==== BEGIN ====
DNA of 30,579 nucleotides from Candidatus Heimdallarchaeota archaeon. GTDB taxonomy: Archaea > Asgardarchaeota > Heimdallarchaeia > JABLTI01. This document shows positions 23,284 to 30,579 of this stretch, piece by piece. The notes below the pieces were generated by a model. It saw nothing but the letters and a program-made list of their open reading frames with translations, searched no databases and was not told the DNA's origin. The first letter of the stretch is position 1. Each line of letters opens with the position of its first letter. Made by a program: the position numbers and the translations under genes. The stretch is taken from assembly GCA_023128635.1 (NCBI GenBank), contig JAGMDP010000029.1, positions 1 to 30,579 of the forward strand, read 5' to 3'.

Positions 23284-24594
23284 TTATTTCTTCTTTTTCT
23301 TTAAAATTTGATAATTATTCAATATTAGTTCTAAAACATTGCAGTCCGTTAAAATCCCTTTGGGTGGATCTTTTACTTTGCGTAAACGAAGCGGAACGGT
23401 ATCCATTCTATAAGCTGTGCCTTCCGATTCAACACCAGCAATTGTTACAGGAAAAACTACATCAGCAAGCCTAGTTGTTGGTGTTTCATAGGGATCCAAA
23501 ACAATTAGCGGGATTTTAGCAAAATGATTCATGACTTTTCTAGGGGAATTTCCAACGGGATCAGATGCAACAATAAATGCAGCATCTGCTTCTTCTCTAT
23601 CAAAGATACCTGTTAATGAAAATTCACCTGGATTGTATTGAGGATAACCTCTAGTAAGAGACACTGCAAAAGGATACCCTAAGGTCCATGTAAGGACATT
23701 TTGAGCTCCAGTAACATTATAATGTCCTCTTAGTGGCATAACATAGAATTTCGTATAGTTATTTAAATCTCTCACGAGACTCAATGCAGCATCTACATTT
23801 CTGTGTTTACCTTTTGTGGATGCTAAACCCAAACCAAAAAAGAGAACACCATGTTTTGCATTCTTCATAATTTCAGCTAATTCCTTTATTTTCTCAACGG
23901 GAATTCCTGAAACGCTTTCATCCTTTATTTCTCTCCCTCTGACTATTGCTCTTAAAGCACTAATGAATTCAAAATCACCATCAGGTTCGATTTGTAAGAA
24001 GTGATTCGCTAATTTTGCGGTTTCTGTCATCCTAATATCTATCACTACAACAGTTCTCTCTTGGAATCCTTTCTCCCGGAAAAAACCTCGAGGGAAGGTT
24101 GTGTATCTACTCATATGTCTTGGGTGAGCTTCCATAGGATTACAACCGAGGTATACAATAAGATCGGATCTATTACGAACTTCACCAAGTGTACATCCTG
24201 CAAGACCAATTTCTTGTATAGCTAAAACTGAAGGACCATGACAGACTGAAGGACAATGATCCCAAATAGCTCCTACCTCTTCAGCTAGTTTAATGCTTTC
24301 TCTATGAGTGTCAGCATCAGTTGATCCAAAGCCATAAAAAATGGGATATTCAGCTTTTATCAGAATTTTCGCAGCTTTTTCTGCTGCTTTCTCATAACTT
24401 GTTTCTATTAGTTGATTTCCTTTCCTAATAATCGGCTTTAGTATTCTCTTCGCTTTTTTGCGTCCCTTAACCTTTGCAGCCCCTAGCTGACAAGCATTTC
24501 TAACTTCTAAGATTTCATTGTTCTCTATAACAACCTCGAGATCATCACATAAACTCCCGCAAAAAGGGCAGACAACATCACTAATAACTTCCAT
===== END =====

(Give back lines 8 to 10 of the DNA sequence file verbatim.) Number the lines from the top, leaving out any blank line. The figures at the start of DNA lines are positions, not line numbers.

23701 TTGAGCTCCAGTAACATTATAATGTCCTCTTAGTGGCATAACATAGAATTTCGTATAGTTATTTAAATCTCTCACGAGACTCAATGCAGCATCTACATTT
23801 CTGTGTTTACCTTTTGTGGATGCTAAACCCAAACCAAAAAAGAGAACACCATGTTTTGCATTCTTCATAATTTCAGCTAATTCCTTTATTTTCTCAACGG
23901 GAATTCCTGAAACGCTTTCATCCTTTATTTCTCTCCCTCTGACTATTGCTCTTAAAGCACTAATGAATTCAAAATCACCATCAGGTTCGATTTGTAAGAA